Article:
However, using both phagocytosis and NETosis might be counterproductive if neutrophils engulf bacteria and then release all of their granule contents into the extracellular matrix. The association of NETosis with other antimicrobial functions of neutrophils, such as phagocytosis, has not been clearly defined. Therefore, the mechanism proposed by Branzk et al. (2014) in the current issue of Nature Immunology (Branzk et al., 2014) adds a new aspect to the regulation of the neutrophil biology, but at the same time raises questions. The authors show that neutrophils are able to sense microbe size and accordingly adapt killing mechanisms. Small pathogens, like single small yeasts, are not able to initiate NETs release due to Neutrophil Elastase (NE) sequestration in phagocytic granules. These pathogens are rather phagocytosed. When phagocytosis is successful, granules fuse with phagosomes and elastase is delivered into the phagosome. Since NE migration into nucleus is inhibited, NETosis cannot take place. On the other hand, large pathogens, such as Candida albicans hyphae and extracellular aggregates of Mycobacterium bovis, were able to stimulate neutrophils to release NETs. NETosis requires ROS-and myeloper oxidase-facilitated release of elastase from granules into the nucleus, where it cleaves histones to decondense chromatin and initiate the NETosis program. In support of this model, the investigators shown that inhibiting phagocytosis or granule-phagosome fusion leads to the release of NETs in response to a yeast-locked strain of C. albicans. This suggests that blocking the trafficking of elastase to phagosomes is sufficient to induce NETosis, independently of the pathogen size.

Whether this size-sensing mechanism also applies to other large pathogens such as multi cellular parasites remains to be determined, but this discovery obviously differs from the findings of Urban et al. (2006) in 2012. In this study the authors demonstrated thatboth yeast-form and hyphal cells of C. albicans, are captured and killed by NETs. No blockade of NETs formation was observed in case of small yeast forms of fungi. Moreover, Gram positive and negative bacteria were also shown to be caught by NETs (Urban et al., 2006), regardless of their small size. What could be the reason for this observed dissimilarity is to be resolved.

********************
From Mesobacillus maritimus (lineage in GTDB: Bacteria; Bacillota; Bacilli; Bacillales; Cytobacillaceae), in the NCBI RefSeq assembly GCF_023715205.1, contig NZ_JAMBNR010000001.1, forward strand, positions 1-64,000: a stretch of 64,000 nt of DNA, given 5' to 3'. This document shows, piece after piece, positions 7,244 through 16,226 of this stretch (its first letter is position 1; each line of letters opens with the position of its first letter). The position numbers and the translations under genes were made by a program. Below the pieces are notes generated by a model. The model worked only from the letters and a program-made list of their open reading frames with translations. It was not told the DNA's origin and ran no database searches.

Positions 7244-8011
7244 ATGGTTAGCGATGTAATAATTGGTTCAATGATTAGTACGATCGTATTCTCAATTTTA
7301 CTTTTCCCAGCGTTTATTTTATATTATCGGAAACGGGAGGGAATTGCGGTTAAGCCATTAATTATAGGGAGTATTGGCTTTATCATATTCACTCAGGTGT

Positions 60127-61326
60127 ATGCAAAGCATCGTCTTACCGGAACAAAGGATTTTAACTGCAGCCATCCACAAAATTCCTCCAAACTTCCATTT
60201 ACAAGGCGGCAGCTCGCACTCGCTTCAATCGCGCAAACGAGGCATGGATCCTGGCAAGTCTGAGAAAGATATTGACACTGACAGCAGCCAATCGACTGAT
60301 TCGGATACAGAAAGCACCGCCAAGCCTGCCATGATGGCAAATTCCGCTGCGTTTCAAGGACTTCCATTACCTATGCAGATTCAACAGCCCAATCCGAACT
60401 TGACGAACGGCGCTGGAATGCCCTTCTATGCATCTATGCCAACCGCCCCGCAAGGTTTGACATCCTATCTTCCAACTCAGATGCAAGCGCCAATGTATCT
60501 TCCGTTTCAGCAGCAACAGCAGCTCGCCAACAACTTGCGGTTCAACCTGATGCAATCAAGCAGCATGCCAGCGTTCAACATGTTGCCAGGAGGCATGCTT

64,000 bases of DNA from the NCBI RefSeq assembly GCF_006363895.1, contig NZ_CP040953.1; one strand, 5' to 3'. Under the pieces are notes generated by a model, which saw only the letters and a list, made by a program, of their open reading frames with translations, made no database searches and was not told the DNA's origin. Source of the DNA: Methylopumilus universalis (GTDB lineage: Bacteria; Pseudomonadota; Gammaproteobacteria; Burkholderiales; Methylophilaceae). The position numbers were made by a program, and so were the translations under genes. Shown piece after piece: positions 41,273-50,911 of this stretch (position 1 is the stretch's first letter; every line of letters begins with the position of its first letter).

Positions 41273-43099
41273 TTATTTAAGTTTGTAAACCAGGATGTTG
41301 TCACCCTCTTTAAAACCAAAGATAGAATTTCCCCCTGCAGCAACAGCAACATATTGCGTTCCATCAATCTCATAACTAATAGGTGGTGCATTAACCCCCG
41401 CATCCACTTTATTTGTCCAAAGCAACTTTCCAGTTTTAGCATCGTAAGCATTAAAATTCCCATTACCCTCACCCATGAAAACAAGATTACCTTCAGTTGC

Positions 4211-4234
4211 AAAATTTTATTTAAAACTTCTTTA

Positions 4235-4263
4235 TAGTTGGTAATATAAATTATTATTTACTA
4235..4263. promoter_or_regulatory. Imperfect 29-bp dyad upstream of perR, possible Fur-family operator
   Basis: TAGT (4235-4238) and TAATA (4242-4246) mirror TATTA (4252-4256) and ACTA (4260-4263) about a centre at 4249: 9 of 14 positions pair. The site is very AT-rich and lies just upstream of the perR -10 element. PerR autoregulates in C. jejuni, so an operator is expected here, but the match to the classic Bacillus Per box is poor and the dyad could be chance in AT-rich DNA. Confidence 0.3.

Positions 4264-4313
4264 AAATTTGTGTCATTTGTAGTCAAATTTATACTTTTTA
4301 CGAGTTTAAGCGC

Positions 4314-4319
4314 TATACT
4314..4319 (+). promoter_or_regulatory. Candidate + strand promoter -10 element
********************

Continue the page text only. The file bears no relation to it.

In addition, the results of Branzkvary from another recent publication in Nature Yipp et al. (2012), which described that live neutrophils are able to simultaneously form NETs while phagocytosing pathogen. Obviously, NET formation was not inhibited by successful phagocytes is and post-phagocytic neutrophils were still able to release NETs. Moreover, NETs were again formed in this case independently of the pathogen size, as responses were observed to living, or even dead, washed bacteria. The authors observed a nuclear neutrophils that contained bacteria, implying that phagolysosome maturation and NET release could be separately compartmentalized (Yipp et al., 2012).

So, it is still an open question whether neutrophils form NETs in response to single small pathogens or not. Another question is whether phagocytosis and NETosis could occur at the same time, in the same cell. What are the exact mechanisms regulating these processes? The evidence on NET generation so far indicates that there could be more than one NET formation machinery relevant for host defense. Obviously, neutrophil extracellular trap development and its effects on neutrophil behavior in vivo are much more complex and dynamic than previously thought. Apparently, neutrophils are capable of using their killing tools in multiple mannersin order to accomplish the most effective protection of the host.


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American Journal of Immunology
Volume 10 No. 4, 2014, 174-175

DOI: https://doi.org/10.3844/ajisp.2014.174.175

Submitted On: 29 November 2014 Published On: 3 December 2014

How to Cite: Jablonska, J. (2014). To NET or not to NET. American Journal of Immunology, 10(4), 174-175. https://doi.org/10.3844/ajisp.2014.174.175